I will have to disagree with you on this one. Technology has never been that efficient in the past, and with the changing nature of technology, it will mean that machines and automation will have to be fast adapting as the environment its being created in.

    Machines and automation work well for highly repeatable tasks, but require far more complicated solutions for one-off activities. Here are some examples:

    1.) Consumers are driven by novelty. Are women simply going to stop buying purses and shoes because someone has invented the “perfect purse” and the “perfect shoe?”
    2.) How often do you want to eat the same meal, cooked with the same ingredients?
    3.) I’ve just stepped on the scale and decided I need to lose weight. How do we automate dieting and weight loss, knowing that most people hate to be told what to do, especially by a machine?
    4.) Even the simple act of cleaning your house requires thousands of tiny decision-making moments that are hard to build into a machine.
    5.) Some time in the future we will transition from national power grids to regional ones, and the national power grid will need to be dismantled. How do we automate dismantling the national power grid?
    6.) Flying drones will enable us to send packages instantly across town. But flying drones have enormous potential for abuse, and the government will likely demand licenses, activity logs, and constant monitoring. Whenever technology becomes too efficient, the government will begin to add friction to it to slow it down.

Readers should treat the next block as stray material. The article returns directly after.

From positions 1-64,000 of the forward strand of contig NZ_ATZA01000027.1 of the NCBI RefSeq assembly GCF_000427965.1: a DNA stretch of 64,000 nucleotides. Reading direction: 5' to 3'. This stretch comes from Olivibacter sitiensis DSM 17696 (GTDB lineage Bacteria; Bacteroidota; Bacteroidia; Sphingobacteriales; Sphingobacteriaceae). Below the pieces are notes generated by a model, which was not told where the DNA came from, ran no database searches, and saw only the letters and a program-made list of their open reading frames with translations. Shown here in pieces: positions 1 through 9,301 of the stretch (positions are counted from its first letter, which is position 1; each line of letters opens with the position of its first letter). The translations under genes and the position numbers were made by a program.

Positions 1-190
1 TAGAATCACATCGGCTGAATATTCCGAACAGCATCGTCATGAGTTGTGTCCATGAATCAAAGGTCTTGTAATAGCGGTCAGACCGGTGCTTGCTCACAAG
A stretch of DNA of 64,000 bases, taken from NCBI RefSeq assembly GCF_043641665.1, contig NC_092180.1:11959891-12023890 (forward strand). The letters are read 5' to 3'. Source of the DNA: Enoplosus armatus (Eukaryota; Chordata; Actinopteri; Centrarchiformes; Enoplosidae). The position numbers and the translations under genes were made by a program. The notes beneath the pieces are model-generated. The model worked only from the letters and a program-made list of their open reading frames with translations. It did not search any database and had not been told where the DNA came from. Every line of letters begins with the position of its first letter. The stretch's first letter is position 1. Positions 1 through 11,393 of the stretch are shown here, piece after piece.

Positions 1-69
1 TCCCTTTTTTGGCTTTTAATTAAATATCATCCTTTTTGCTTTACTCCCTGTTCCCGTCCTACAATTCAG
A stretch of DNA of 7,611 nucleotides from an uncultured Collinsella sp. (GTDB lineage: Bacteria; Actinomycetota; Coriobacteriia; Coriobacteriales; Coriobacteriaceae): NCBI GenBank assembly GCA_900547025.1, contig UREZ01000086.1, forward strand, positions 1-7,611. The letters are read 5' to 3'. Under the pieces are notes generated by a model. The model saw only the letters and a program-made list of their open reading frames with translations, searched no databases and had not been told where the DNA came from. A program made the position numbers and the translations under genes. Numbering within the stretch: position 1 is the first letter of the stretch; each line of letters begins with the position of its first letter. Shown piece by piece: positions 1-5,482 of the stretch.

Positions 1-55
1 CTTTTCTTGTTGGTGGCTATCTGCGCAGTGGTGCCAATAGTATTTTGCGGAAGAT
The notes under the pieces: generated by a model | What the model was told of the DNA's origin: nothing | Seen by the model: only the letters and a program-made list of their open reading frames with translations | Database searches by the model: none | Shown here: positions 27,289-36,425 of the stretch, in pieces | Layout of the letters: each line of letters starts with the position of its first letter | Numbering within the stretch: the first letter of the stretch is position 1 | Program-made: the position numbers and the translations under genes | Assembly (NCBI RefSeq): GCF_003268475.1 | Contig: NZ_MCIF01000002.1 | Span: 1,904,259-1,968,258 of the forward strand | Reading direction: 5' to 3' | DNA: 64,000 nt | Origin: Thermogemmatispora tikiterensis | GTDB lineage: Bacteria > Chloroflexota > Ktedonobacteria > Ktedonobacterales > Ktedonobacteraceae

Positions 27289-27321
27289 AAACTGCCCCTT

When people first dreamed of having a flying car, it was a concept easy for people to wrap their mind around. But to actually create one has become a far more difficult problem to solve than anyone ever imagined.

    In a similar vein, when Alan Turing came up with the Turing Test in the early 1950s, no one could have imagined that still 60 years later that we’d still be wrestling with it.

    And still one more example, when Dennis Gabor developed the concept of holography in the late 1940s, few people would have anticipated it taking more than 70 years for technology to match his original vision.

    Don’t get me wrong, automation will displace many jobs over the coming years, but not with anything close to the efficiency most are imagining.


  3. JB Vick

    I once asked a genius who was working on a PHD in AI “what people would do in the future when they didnt have to work” and he replied simply “they will do what they want to do”.
    So shouldnt we focus on creating ways to make people want to solve the big issues you mention? With props to another genius Dale Carnegie, creating the “want” is how you get people to do things.

  4. Jeremy

    “Colonizing Other Planets” is a disaster for other planets. We take more than we give. Eventually we will desolate the entire solar system of all it’s resources. All the other earth animals should have killed humans when they had the chance thousands of years ago. What is the end goal for human civilisation? Survive at all costs – just like always.

  5. Jeremy

    Robots won’t create religions and will overcome human weaknesses. They’ll be smarter than we could ever imagine.

  6. Dan